Restricting the use of extension methods?


Having looked through the slides that Vagn pointed me to in a comment to my recent post about C# v3.0 Extension Methods I can understand, a little more, about the reasoning behind the change to the language. Given that the C# v3.0 spec contains the following warning:

"Extension methods are less discoverable and more limited in functionality than instance methods. For those reasons, it is recommended that extension methods be used sparingly and only in situations where instance methods are not feasible or possible. Extension members of other kinds, such as properties, events, and operators, are being considered but are currently not supported."

Perhaps it would be a good idea to make classes have to 'opt in' to enable extension methods on them. A keyword, such as extensible or whatever could be added to a class to allow the use of extension methods on it, much in the same way that sealed can be used to prevent extension via inheritance. This would reduce the likelyhood that the feature will be missused by inexperienced programmers and would mean that classes could be 'closed for extension' by design. I would expect much of the .Net framework would naturally be 'closed', in the same way that much of it is 'sealed'. This wouldn't prevent the use of the feature where it was needed but might restrict the confusion that could be caused if it were overused.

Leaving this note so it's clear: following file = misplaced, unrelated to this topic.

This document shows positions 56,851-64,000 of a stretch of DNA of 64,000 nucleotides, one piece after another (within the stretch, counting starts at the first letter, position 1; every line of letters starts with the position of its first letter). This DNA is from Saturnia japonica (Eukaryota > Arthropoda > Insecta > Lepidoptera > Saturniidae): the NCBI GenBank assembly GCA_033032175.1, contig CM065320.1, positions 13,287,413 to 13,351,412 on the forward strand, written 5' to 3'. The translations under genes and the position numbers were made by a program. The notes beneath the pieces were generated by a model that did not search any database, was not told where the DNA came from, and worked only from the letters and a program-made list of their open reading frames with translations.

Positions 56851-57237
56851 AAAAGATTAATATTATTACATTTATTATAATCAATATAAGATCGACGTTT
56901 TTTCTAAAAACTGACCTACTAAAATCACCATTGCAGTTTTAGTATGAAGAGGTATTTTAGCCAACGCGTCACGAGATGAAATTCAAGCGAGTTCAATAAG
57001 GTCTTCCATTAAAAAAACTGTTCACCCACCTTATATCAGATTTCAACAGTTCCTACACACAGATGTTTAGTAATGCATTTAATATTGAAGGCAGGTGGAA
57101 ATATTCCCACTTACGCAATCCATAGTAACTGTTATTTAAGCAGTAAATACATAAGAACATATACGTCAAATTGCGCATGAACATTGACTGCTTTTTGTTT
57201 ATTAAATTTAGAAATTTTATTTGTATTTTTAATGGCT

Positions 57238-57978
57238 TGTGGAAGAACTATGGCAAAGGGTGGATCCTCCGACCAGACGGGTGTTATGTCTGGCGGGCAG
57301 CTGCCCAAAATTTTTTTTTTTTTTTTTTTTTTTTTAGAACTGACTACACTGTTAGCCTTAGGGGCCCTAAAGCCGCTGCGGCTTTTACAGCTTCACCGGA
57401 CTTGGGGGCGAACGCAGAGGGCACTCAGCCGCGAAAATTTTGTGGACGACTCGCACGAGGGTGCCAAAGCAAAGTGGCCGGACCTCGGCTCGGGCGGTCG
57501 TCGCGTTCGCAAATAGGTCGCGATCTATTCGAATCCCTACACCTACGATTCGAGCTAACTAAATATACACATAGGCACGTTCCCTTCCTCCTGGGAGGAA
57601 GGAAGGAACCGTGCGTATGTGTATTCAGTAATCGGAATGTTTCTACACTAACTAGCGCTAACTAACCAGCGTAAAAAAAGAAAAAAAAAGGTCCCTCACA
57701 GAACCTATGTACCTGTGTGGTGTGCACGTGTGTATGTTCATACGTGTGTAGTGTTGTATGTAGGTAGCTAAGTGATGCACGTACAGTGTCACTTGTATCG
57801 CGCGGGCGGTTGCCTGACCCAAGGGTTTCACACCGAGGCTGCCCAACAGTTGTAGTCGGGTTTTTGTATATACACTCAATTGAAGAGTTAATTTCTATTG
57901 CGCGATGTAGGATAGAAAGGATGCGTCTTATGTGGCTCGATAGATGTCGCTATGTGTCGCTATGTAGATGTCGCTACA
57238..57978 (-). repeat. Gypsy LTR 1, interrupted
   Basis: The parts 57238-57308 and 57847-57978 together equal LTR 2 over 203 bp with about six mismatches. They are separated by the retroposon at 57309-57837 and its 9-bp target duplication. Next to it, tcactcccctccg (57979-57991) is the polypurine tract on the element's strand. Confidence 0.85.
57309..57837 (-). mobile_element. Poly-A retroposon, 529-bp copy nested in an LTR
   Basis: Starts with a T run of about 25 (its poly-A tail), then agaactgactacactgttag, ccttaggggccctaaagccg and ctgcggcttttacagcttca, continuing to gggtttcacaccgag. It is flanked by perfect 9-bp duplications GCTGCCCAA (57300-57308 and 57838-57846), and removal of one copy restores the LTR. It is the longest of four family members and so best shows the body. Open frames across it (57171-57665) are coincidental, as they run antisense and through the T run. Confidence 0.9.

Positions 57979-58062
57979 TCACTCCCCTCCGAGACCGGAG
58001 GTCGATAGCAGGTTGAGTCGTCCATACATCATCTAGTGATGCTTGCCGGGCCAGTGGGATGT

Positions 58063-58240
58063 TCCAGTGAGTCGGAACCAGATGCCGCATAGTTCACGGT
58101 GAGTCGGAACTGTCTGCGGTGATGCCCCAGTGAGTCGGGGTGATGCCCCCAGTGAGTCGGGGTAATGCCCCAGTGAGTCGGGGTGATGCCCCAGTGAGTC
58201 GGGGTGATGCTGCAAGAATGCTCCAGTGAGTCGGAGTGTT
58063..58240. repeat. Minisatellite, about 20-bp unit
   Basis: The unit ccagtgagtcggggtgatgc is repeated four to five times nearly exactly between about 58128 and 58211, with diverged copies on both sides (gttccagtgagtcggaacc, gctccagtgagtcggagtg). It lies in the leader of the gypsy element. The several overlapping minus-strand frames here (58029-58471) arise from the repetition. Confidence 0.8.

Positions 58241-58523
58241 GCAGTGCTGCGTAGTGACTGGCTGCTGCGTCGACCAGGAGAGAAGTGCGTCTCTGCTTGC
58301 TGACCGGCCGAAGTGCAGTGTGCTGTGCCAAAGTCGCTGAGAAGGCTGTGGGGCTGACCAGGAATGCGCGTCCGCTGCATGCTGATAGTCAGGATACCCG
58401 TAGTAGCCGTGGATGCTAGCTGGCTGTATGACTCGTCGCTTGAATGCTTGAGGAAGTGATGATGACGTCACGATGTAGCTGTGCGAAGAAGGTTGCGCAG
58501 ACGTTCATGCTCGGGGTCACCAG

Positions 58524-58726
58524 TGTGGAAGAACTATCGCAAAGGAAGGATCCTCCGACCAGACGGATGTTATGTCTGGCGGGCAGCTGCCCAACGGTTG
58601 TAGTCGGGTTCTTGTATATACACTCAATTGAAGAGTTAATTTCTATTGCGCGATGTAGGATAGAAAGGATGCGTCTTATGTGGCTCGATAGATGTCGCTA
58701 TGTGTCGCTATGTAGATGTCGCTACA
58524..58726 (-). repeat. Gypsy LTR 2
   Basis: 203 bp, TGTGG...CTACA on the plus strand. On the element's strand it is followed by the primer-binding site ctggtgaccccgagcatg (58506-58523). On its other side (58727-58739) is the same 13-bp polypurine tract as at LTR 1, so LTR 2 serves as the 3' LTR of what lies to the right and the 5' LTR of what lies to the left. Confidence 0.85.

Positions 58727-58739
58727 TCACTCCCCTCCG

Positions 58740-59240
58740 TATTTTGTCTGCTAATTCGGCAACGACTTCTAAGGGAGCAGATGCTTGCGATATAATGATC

Although I like the sound of extension methods in general, there is one item I think could be problematic and should be changed:

From what I've read, the intention is that extension methods will only be used if there is no instance method with the same name and prototype. If an instance methods is present, this will be used instead.

IMO, the compiler should generate an error if you have an extension method which conflicts with an instance method.

For example:

Foo myFoo = new Foo();

If on the above there is an extension method AND an instance method, the compiler should generate an error.

Think about this scenario:
1. You define a ToString() extension method for a particular type (the type being extended possibly originates from a third party library).
2. Your code makes use of this extension method. Builds ok. Test ok. Deploys ok.
3. You receive an update to the third party library. The source class has now had a ToString method added.
4. You re-compile your code with the new library.
5. Your code builds o.k. But hopefully FAILS during your testing. I say hopefully, because of course the worst case is it fails at the customer.

To me, this is exactly the same reasoning behind the use of the new and override keywords for method declarations, i.e. to avoid breaking changes resulting from new versions of components.

I guess there may be some scenarios where this would be difficult/impossible to enforce, for example: What happens when dealing with dynamic types? Inferred types?



I agree there should be an error, I expect there will be. I don't see why it would be a problem to catch this at compile time; but perhaps I'm not thinking about it well enough ;)

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